The World of Chinese - - Ed­i­tor’s Let­ter -

They ar­range trash pick­ups, soothe un­ruly se­niors, and pro­vide the ba­sic level of govern­ment ac­cess for most peo­ple. China's res­i­den­tial com­mit­tees, though, face a short­age of new blood, as dis­il­lu­sioned mil­len­ni­als won­der: Can they re­ally serve the peo­ple?

E “very­one who comes to the neigh­bor­hood com­mit­tee has their own story,” says Ms. Song, as she up­dates her lo­cal com­mit­tee’s Weibo ac­count.

Many peo­ple view neigh­bor­hood com­mit­tees ( juwei­hui) like Song’s as the pre­serve of the old, the mid­dle aged, and the idle. “When I took the re­cruit­ment exam, I thought so too,” Song ad­mits. In­stead, other than the se­nior man­age­ment, many of her co­work­ers are mem­bers of the “post-80s and 90s gen­er­a­tion,” as mil­len­ni­als are known in China.

And the re­cruit­ment exam is no mere for­mal­ity, ei­ther. Along with the writ­ten exam—which in­cludes ques­tions on Marx­ism, “Party build­ing,” and Chi­nese so­ci­ety, as well as a writ­ten es­say—there is a phys­i­cal exam and in­ter­view to pass, on top of man­age­ment and peo­ple skills to mas­ter.

“My es­say ques­tion was to write about role mod­els,” Song re­calls. “I wrote about my grandma, who was warm­hearted and help­ful to her neigh­bors. At that time, I didn’t think I could pass the exam…i cer­tainly didn’t think that the work of the neigh­bor­hood com­mit­tee would be so com­pli­cated.”

For­mal­ized at the PRC’S first Na­tional Peo­ple’s Congress in 1954, the juwei­hui and its ru­ral coun­ter­part, the vil­lage com­mit­tee ( cun­wei­hui), are of­fi­cially the most ba­sic level of China’s govern­ment, act­ing as the “the bridge be­tween the Party and the govern­ment and the peo­ple.” As stip­u­lated by the 1982 Con­sti­tu­tion, they are headed by lo­cally elected rep­re­sen­ta­tives and are re­spon­si­ble for “pub­lic and char­i­ta­ble ser­vices, me­di­at­ing civil dis­putes, as­sist­ing pub­lic se­cu­rity, and re­port­ing the needs and sug­ges­tions of the pub­lic to the peo­ple’s govern­ment.”

Ac­cord­ing to Bei­jing Party Sec­re­tary Peng Zhen, these com­mit­tees were es­sen­tial for cre­at­ing a so­cial­ist state. “Chair­man Mao once told me, ‘All kinds of peo­ple in the city ought to be or­ga­nized,’” he rem­i­nisced to the me­dia in the 1980s.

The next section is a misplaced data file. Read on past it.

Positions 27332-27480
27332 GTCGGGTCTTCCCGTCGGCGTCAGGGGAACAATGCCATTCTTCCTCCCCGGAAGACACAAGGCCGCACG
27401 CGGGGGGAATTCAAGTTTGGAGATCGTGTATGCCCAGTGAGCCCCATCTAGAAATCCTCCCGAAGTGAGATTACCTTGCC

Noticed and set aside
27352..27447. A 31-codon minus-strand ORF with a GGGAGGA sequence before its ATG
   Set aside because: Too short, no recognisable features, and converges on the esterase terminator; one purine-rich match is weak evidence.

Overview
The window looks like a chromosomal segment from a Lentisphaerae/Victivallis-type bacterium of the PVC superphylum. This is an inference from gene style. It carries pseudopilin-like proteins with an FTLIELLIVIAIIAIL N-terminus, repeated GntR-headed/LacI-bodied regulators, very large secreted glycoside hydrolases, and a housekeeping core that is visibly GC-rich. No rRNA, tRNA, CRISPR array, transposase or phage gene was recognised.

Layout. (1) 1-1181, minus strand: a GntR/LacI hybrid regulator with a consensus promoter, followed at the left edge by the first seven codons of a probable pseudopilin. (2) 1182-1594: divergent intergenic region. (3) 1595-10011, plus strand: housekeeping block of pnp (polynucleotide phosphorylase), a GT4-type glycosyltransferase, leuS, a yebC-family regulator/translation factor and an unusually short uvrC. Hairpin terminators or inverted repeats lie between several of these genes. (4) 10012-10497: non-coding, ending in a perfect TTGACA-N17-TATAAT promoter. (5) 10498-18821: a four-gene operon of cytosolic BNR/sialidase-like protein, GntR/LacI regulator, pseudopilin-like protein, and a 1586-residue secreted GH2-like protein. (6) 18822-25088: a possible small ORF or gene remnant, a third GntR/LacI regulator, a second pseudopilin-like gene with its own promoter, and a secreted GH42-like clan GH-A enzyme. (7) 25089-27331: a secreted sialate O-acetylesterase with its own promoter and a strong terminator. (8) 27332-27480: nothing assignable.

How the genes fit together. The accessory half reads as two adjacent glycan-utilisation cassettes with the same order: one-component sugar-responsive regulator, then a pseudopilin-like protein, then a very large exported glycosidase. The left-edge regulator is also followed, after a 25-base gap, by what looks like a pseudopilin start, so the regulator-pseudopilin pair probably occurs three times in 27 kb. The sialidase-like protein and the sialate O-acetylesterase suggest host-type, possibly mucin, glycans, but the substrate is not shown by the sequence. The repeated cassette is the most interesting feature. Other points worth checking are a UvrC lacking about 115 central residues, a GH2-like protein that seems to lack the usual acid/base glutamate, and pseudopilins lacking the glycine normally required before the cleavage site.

At the time, pub­lic ser­vices were di­vided be­tween in­de­pen­dent bod­ies like “re­lief com­mis­sions,” “an­tibur­glary as­so­ci­a­tions,” and work­ers’ unions. Not only did the juwei­hui pro­vide more cen­tral­ized ser­vices, but also sup­pos­edly more demo­cratic el­e­ments than feu­dal “neigh­bor­hood watch” sys­tems. Briefly re­placed by “revo­lu­tion­ary com­mit­tees” dur­ing

the Cul­tural Revo­lu­tion, juwei­hui re­turned dur­ing the re­form era, but found their in­flu­ence lim­ited. No longer or­ga­niz­ing Maoist masses, they were de­ri­sively nick­named “CEOS of the Al­ley” by young­sters. How­ever, in­creas­ing ur­ban­iza­tion means that the juwei­hui still have an im­por­tant role to play—they now main­tain watch over a “grid” se­cu­rity sys­tem used in about 60 per­cent of cities, ac­cord­ing to Nankai Univer­sity’s Zhou Wang.

The work of juwei­hui is per­haps most in­ter­est­ing when it bor­ders on the in­va­sive. “I’m mainly in charge of fam­ily plan­ning, but in fact, that is only a small part of what I ac­tu­ally do,” claims Mrs. Hu, a talk­a­tive mem­ber of the Wu­long Res­i­dents Com­mit­tee. Her du­ties in­clude ev­ery­thing from keep­ing tabs on child­birth to vis­it­ing the fam­ily of an only child who’s been in an ac­ci­dent—all while keep­ing ev­ery­one up-to-date on the lat­est ad­just­ments to the fam­ily-plan­ning and pop­u­la­tion pol­icy.

“I’ve heard it’s an easy job,” one Bei­jing res­i­dent told China Daily in 2010. “All they do is stamp doc­u­ments and col­lect fines.” In­deed, many juwei­hui tasks in­volve eas­ing the bur­dens of ev­ery­day bu­reau­cracy. Chi­nese in­sti­tu­tions re­quire that even the most rou­tine re­quests be writ­ten down, signed, and stamped— whether it’s as­sur­ing a lo­cal in­dus­trial and com­mer­cial bureau that a new busi­ness will not cre­ate dis­tur­bance; ac­knowl­edg­ing to a court that its sub­poena has been de­liv­ered; or au­then­ti­cat­ing com­pen­sa­tion claims af­ter some­one ac­ci­den­tally put their cash in the laun­dry.

Down­times, says Mrs. Hu, are “very idle, busy times are very busy.” Although the work is of­ten te­dious, it can some­times be re­ward­ing— es­pe­cially when it in­volves, for ex­am­ple, help­ing dis­abled res­i­dents put up cel­e­bra­tory cou­plets to mark spe­cial oc­ca­sions, or help­ing il­lit­er­ate res­i­dents fill out forms. On any given day, a mem­ber of juwei­hui may be tasked with tear­ing down fly­posters, eras­ing graf­fiti, pro­mot­ing bet­ter san­i­ta­tion, or­ga­niz­ing classes for se­niors, tack­ling a trou­ble­some res­i­dent, keep­ing a look out for crim­i­nals, or deal­ing with the af­ter­math of a ma­jor weather event.